Bill C-15 proposes to adopt the United Nations Declaration on the Rights of Indigenous Peoples. According to the Government, the purpose of this Bill is to affirm the Declaration as a universal international human rights instrument with application in Canadian law and provide a framework for the Government of Canada to put the Declaration in place. Once passed by Parliament, this legislation would require the Government of Canada to “to take all measures necessary to ensure that the laws of Canada are consistent with the Declaration.”
UNDRIP essentially provides that Indigenous people, among other things, own the land and resources, have the right to self-government and to their own distinct political, legal, economic, social and cultural institutions and educational systems, and that the federal government shall foot the bill. The declaration provides in part:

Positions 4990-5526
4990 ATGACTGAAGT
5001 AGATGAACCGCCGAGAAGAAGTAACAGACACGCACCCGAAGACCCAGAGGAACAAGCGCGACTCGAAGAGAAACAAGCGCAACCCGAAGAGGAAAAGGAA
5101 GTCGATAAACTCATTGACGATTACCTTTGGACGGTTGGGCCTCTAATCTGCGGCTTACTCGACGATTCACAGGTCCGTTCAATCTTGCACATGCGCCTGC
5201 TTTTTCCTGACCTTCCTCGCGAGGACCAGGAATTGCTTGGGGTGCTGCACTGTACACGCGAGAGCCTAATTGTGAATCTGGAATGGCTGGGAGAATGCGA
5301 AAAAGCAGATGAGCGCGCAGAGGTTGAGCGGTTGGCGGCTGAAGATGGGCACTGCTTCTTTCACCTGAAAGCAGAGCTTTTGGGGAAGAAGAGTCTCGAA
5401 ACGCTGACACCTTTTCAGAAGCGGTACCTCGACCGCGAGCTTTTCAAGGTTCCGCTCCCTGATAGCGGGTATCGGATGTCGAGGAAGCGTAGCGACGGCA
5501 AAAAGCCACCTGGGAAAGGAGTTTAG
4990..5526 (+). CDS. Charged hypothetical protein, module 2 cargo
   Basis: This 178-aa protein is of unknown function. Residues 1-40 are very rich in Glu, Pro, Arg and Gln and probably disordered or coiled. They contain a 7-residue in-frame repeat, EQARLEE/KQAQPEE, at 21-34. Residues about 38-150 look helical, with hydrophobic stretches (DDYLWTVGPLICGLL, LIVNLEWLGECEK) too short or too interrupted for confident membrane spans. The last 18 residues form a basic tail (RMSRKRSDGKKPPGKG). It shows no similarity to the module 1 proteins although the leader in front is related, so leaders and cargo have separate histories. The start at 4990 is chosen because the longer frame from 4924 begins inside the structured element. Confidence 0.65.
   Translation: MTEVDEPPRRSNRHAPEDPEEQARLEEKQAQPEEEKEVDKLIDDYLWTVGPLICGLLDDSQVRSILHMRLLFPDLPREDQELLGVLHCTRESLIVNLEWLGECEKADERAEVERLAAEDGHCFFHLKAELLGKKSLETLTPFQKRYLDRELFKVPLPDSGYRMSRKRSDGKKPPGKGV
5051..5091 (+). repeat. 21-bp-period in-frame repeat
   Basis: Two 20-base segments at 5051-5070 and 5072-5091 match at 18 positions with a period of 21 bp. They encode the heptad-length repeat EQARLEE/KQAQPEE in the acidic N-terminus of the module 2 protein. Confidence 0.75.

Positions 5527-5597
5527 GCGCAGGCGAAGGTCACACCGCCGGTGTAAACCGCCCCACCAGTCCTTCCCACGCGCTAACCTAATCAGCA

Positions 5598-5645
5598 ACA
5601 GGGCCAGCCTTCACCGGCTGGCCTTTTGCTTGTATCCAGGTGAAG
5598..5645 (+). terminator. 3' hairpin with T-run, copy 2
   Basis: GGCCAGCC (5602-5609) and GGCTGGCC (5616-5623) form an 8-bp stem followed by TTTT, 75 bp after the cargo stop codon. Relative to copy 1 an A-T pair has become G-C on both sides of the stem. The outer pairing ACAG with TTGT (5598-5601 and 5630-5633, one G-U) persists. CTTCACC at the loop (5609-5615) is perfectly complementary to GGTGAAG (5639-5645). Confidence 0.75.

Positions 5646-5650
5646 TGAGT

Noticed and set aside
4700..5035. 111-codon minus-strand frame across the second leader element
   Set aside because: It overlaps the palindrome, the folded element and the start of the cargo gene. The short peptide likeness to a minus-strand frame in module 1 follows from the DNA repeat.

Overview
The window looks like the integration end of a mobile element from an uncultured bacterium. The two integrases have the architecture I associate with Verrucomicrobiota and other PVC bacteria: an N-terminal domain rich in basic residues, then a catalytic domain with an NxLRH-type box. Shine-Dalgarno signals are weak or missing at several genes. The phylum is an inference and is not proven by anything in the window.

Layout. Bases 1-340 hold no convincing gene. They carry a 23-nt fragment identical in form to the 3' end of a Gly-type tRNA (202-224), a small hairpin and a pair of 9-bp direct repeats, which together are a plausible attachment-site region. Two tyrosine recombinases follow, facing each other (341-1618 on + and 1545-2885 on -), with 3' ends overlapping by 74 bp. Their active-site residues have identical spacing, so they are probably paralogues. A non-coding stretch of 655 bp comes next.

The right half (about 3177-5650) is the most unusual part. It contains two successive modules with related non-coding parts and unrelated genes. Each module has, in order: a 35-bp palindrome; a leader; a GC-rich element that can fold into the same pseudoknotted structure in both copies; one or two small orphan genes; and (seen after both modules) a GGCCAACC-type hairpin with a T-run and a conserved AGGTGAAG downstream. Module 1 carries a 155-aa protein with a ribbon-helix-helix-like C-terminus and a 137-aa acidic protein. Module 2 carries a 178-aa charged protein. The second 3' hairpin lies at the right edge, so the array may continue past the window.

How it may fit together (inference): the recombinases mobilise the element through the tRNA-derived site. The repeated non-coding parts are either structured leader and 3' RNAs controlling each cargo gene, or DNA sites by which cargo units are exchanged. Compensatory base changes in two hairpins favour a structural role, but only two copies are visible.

Indigenous peoples have the right to the lands, territories and resources which they have traditionally owned, occupied or otherwise used or acquired…to own, use, develop and control … to redress…restitution…compensation…to have access to financial and technical assistance…to autonomy or self-government…as well as ways and means for financing their autonomous functions…to establish and control their educational systems…States shall take effective measures [to provide for all of the above].
The Justice Centre’s Report, written by a Director of the Board, law professor Bruce Pardy, sets out several grounds as to why the adoption of UNDRIP is dangerous.
Read the news release: Federal Bill to adopt UNDRIP is useless, dangerous, and divisive
Read the Report: Bill C:15: useless, dangerous and divisive